Young entrepreneurs are beating the downturn by starting their own businesses.
This is according to the latest Simply Business Start-up Index, an annual survey of small firms, which found that the number of businesses started by 18-25 year olds has risen by 29 per cent since the recession began.
Meanwhile ‘silver start-ups’ continued their upward trajectory, with a 7.2 per cent increase in retirement-age entrepreneurs recorded in 2012. Over 65s now account for more than four per cent of all new business owners.
The research, conducted by the UK’s largest business insurance provider, found that the total number of new businesses seeking insurance quotes rose by 3.4 per cent in 2012 as a proportion of total quote requests. But the environment remains challenging for startups, as reflected by the fact that the total number of requests for quotes amongst all start-ups has fallen by 8.7 per cent since 2008.
Bootstrapping the norm
Simply Business also asked a 500-strong cross-section of the respondents about their start-up capital. Their research found that the majority of start-ups are ‘bootstrapped’, with 58 per cent getting off the ground with less than £1,000. Some 39 per cent secured less than £500. Meanwhile savings remain by far the most popular method of finance, with 84 per cent of respondents using their own cash to start their firm. Just five per cent received bank funding.
The start-up picture varies significantly across the country, with some areas seeing significant increases in the number of new businesses. North Yorkshire enjoyed the biggest rise in the start-up rate, with nearly 16 per cent more new firms requesting quotes than in 2011. The Scottish Borders and Cambridgeshire were close behind. But some areas witnessed dramatic falls. South Gloucestershire’s start-up rate, for example, fell by nearly 55 per cent in 2012.
Simply Business CEO Jason Stockwood said: “The start-up figures for 2012 are encouraging as they show that enterprise is not being unduly suppressed by ongoing negativity in the economy.
“This has been amongst the most difficult periods ever faced for young people, with many traditional routes to employment now closed, so it is especially pleasing to see a new generation of entrepreneurs emerging and hopefully building the household names of the future.
“Overall, the start-up demographics we have recorded in recent years shed a lot of light on the environment we now live in. The meaning of retirement has altered for many, as people look to carry on earning in order to boost potentially reduced income. However, positives have also sprung from this with many now viewing this period as a genuine opportunity to make business dreams a reality.”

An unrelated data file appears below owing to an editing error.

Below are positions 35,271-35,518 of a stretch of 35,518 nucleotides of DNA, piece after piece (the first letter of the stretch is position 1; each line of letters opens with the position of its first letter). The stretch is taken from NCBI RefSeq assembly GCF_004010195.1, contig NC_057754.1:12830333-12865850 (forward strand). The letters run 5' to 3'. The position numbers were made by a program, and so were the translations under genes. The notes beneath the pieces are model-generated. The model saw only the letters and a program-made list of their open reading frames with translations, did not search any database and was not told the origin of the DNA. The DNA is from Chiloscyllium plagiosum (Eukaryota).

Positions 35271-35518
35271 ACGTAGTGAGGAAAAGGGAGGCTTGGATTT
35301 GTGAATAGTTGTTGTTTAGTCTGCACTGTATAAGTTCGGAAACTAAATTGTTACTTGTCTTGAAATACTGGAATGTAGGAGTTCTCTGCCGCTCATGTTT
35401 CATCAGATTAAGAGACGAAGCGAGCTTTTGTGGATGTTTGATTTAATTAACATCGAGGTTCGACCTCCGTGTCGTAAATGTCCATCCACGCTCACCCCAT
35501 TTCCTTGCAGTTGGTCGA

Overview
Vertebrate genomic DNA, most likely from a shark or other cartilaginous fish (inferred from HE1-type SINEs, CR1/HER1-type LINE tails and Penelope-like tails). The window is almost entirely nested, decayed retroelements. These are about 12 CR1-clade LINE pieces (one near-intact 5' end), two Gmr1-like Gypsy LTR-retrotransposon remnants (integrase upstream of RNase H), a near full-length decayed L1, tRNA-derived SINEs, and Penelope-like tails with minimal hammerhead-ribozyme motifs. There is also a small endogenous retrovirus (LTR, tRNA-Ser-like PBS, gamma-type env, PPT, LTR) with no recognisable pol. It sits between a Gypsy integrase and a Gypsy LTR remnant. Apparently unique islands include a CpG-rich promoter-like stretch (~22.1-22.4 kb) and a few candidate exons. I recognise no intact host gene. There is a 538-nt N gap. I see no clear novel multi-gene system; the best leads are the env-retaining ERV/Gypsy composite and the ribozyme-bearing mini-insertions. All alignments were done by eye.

Young entrepreneurs leading the way
Ollie Rosenblatt is one of the young entrepreneurs highlighted in Simply Business’s research. At 25 he is the head of concert promotion company Senbla, which he runs with a university class-mate.
“I had been working as the head of the live division at Jazz FM for a year after graduating university with a degree in Popular World Music,” Rosenblatt says, “but I began to feel that I had enough experience and industry knowledge to start doing things for myself. It was daunting, but I gathered the confidence to break away and start my own business as I wanted to be in complete control of my career path, particularly with the on-going difficulties in the jobs market.”
Senbla is also one of the thousands of small firms across the country that did not rely on the banks for startup capital. Rosenblatt continues: “I saved money myself from working and living at home, and I was given some capital from a successful art dealer who invested in Senbla from the outset.”
The firm is also having to adapt to new consumer behaviour as a result of the recession. “The economy has definitely had an impact on audience spending patterns in the concert market with people buying tickets last minute, always on the lookout for cheap deals,” Rosenblatt says. “This is the culture now, which can be difficult to manage as a business owner, but we are constantly learning and looking for innovative ways to boost ticket sales. It’s clear that the small-mid market has suffered, however things are definitely on the up.
“It is hard work, but the future looks good for Senbla and I’m happy to be my own boss at 25!”